Mass Shootings

Cops Handcuffed, Arrested a Uvalde Mom for Trying To Rescue Her Kids

Why did it take an hour for the police to stop alleged killer Salvador Ramos?


The performance of law enforcement during the mass school shooting at Robb Elementary in Uvalde, Texas, on Tuesday appears to have been even worse than previously known.

Early reporting that a school resource officer confronted alleged killer Salvador Ramos and engaged him in a gunfight was erroneous. At a press conference on Thursday, Texas Department of Public Safety spokesperson Chris Olivarez clarified that no such confrontation took place and became increasingly irritated as journalists pressed him to explain the source of the misinformation.

Ramos entered through an unlocked door and faced no opposition until the police arrived several minutes later. He then became barricaded in a classroom, and the police failed to gain access and neutralize him for the next hour. It is likely that most of his victims—perhaps all of them—died in that classroom.

As that hour elapsed, desperately frightened parents arrived outside the school and were prevented from entering by law enforcement. Video footage obtained by The New York Times shows parents frantically begging the police to either enter the school and intervene or get out of the way so that they could rescue their kids themselves. Their pleas were in vain.

In fact, it took the police so long to get the situation under control that one mother who was 40 miles away when she learned about the shooting had enough time to drive to the school. According to The Wall Street Journal, police arrested and handcuffed her to prevent her from trying to save her children:

Ms. Gomez, a farm supervisor, said that she was one of numerous parents who began encouraging—first politely, and then with more urgency—police and other law enforcement to enter the school. After a few minutes, she said, federal marshals approached her and put her in handcuffs, telling her she was being arrested for intervening in an active investigation.

Ms. Gomez convinced local Uvalde police officers whom she knew to persuade the marshals to set her free. Around her, the scene was frantic. She said she saw a father tackled and thrown to the ground by police and a third pepper-sprayed. Once freed from her cuffs, Ms. Gomez made her distance from the crowd, jumped the school fence, and ran inside to grab her two children. She sprinted out of the school with them.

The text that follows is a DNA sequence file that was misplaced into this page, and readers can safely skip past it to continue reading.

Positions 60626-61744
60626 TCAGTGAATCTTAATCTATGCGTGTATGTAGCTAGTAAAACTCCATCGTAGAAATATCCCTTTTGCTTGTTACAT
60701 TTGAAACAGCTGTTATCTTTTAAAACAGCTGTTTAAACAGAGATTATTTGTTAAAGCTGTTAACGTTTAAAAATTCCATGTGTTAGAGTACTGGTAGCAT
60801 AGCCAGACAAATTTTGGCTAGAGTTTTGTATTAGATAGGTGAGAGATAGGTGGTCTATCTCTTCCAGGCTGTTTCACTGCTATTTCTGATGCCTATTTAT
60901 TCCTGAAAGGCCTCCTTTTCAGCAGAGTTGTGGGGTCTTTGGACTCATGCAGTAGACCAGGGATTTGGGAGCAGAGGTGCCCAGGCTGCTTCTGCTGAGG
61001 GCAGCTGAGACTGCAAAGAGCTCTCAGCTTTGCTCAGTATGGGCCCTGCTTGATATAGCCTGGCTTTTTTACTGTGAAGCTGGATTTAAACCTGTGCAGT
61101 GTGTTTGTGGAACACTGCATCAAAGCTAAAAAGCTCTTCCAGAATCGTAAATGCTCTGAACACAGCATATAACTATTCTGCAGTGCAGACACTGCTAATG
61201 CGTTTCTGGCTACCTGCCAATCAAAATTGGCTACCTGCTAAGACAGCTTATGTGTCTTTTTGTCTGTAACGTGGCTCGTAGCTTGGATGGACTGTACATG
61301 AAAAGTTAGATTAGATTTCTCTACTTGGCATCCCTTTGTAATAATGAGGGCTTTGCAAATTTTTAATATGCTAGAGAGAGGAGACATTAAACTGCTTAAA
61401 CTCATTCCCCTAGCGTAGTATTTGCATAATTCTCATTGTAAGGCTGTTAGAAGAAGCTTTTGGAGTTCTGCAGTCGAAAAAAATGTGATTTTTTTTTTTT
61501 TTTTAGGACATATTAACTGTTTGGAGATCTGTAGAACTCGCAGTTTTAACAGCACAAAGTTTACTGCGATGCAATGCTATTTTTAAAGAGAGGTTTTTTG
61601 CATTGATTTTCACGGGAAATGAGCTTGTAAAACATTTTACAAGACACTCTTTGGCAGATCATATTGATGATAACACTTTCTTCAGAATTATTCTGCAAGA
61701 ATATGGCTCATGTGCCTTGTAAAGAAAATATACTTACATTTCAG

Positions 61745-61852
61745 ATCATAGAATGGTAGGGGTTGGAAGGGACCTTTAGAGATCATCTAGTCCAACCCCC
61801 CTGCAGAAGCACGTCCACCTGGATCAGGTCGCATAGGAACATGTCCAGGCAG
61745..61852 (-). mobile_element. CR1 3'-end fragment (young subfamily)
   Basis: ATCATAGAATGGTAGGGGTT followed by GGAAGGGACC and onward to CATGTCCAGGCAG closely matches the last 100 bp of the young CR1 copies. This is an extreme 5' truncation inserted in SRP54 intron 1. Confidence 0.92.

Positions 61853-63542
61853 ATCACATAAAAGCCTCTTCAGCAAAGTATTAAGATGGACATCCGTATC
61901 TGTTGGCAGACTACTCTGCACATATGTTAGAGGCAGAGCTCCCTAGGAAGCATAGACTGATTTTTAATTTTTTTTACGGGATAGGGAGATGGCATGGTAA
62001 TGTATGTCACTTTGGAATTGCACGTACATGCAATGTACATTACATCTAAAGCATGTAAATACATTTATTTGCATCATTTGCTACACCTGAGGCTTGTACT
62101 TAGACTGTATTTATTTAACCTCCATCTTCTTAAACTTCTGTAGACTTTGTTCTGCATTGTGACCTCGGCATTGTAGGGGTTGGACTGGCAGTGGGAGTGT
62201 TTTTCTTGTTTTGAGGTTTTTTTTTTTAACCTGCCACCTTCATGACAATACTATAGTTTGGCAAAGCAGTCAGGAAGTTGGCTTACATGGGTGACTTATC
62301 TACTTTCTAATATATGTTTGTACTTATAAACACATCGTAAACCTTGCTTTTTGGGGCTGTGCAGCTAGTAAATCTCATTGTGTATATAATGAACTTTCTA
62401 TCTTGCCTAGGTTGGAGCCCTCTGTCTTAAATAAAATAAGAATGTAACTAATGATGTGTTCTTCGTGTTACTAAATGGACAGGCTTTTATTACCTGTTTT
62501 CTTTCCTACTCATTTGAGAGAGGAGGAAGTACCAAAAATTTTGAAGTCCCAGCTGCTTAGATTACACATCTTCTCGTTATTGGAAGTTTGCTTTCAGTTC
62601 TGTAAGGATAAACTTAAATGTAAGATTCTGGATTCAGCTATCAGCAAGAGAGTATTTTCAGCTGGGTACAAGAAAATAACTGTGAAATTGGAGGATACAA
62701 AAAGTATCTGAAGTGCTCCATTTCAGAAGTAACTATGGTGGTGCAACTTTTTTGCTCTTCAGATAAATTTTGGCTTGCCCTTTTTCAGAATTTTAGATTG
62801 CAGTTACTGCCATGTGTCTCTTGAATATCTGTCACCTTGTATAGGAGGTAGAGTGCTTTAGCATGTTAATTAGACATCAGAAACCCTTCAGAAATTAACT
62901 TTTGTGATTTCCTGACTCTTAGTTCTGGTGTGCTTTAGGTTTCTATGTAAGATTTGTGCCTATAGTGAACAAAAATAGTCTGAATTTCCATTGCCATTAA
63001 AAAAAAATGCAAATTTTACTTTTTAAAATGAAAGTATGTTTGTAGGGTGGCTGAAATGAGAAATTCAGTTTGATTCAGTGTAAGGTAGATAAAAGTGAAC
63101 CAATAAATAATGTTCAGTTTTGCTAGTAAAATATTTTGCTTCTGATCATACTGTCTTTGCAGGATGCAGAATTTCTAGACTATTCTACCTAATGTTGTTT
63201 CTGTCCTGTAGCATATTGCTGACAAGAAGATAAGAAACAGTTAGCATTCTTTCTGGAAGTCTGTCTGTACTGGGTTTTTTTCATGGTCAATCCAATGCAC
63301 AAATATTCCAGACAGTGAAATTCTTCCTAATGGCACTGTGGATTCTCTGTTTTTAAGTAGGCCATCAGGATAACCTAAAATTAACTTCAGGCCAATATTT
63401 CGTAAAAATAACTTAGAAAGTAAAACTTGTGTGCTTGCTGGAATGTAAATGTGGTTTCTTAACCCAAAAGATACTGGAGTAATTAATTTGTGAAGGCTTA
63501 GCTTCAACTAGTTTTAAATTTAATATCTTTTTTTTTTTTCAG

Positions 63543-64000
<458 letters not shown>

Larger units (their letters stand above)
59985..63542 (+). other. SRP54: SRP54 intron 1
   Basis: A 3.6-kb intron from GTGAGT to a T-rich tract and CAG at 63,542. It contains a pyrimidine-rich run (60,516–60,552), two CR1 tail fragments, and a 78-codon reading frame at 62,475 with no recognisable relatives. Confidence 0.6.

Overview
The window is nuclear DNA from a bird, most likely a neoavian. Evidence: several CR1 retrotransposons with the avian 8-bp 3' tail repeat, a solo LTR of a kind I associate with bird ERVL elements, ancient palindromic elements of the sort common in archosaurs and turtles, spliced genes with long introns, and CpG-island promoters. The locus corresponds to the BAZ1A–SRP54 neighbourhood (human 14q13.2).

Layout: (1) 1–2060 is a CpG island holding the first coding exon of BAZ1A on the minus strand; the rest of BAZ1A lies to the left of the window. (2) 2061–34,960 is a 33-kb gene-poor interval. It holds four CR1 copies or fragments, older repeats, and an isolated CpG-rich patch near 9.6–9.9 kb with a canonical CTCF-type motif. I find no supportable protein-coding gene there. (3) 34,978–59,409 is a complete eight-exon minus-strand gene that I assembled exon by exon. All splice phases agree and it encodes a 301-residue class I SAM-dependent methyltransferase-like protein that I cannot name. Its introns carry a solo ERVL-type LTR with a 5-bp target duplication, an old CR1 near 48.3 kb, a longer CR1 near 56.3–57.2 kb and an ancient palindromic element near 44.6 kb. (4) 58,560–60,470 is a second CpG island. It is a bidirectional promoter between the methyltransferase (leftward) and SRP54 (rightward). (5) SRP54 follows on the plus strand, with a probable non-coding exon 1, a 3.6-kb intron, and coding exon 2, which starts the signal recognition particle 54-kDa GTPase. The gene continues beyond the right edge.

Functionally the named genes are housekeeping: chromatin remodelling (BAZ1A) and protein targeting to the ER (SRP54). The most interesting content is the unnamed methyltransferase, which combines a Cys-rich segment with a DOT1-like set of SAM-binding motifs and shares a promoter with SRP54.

It's understandable that the police would not want to contend with the mayhem of parents storming the school themselves. But the apparent fact that they exerted considerable effort to keep parents at bay while failing to dislodge the shooter—who was actively murdering the kids inside the room with him—is disgusting. Any significant delay in gaining access to the shooter's classroom is hard to explain in light of the fact that Uvalde employs a SWAT Team for this very purpose.

These alleged failures bear some similarity to what transpired during the 2018 Marjory Stoneman Douglas High School shooting in Parkland, Florida. In that instance, School Resource Officer Scot Peterson hid instead of confronting the active shooter, Nikolas Cruz, who would ultimately kill 17 people. It was eventually revealed that Cruz—a disturbed teenager with a long history of violent, threatening, and anti-social behavior—was well-known to various law enforcement agencies, including the county sheriff's office and even the FBI.

The public deserves answers about exactly what transpired in Uvalde on Tuesday and why these questionable decisions were made. Rep. Joaquin Castro (D–Texas) has called for an investigation of the timeline: Any public official whose actions detracted from the urgent need to save the lives of all those kids should be held fully accountable.